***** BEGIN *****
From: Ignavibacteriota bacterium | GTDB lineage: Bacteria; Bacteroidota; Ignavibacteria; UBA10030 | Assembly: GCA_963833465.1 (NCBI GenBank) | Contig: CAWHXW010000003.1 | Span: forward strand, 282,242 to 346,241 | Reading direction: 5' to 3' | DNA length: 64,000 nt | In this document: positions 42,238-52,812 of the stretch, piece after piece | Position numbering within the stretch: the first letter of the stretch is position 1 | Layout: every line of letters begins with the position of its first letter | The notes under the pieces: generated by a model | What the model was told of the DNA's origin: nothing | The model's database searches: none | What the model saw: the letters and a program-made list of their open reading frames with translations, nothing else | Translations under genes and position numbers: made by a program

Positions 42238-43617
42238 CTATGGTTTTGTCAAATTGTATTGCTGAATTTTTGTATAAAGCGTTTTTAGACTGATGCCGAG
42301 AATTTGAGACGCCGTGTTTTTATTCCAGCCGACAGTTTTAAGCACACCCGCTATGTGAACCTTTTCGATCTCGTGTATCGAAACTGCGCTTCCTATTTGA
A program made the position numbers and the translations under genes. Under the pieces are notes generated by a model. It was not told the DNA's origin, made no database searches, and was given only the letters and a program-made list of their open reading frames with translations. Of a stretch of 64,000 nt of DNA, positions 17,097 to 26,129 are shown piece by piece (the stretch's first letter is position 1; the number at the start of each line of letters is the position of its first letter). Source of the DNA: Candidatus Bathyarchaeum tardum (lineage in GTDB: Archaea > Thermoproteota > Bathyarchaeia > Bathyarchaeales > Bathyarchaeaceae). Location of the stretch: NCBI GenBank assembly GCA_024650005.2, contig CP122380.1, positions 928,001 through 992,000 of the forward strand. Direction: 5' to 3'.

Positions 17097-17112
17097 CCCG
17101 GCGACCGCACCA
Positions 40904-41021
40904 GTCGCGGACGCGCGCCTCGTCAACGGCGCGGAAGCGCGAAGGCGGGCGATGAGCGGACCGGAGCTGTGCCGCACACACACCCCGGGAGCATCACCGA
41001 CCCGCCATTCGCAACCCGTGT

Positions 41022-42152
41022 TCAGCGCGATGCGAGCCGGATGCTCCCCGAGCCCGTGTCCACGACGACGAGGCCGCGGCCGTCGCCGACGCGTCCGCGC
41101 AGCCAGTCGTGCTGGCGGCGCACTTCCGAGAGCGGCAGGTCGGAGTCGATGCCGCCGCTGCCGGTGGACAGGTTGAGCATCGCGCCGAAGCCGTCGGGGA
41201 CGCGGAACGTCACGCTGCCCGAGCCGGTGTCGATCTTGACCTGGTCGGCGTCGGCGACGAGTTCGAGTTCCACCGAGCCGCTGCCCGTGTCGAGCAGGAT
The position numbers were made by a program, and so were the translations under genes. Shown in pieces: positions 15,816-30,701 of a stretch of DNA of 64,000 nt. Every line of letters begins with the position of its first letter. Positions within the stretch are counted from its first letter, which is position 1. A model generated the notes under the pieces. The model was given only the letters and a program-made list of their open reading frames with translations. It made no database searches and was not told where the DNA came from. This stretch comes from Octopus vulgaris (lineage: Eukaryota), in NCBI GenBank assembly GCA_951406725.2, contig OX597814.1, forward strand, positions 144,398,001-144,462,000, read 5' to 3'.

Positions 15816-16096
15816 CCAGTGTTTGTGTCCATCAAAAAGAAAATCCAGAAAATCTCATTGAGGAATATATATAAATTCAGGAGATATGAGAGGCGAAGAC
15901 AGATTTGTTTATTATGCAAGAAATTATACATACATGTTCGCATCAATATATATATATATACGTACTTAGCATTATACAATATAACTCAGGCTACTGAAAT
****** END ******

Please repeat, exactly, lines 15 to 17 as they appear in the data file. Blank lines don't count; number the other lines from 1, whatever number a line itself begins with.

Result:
41201 CGCGGAACGTCACGCTGCCCGAGCCGGTGTCGATCTTGACCTGGTCGGCGTCGGCGACGAGTTCGAGTTCCACCGAGCCGCTGCCCGTGTCGAGCAGGAT
The position numbers were made by a program, and so were the translations under genes. Shown in pieces: positions 15,816-30,701 of a stretch of DNA of 64,000 nt. Every line of letters begins with the position of its first letter. Positions within the stretch are counted from its first letter, which is position 1. A model generated the notes under the pieces. The model was given only the letters and a program-made list of their open reading frames with translations. It made no database searches and was not told where the DNA came from. This stretch comes from Octopus vulgaris (lineage: Eukaryota), in NCBI GenBank assembly GCA_951406725.2, contig OX597814.1, forward strand, positions 144,398,001-144,462,000, read 5' to 3'.

Positions 15816-16096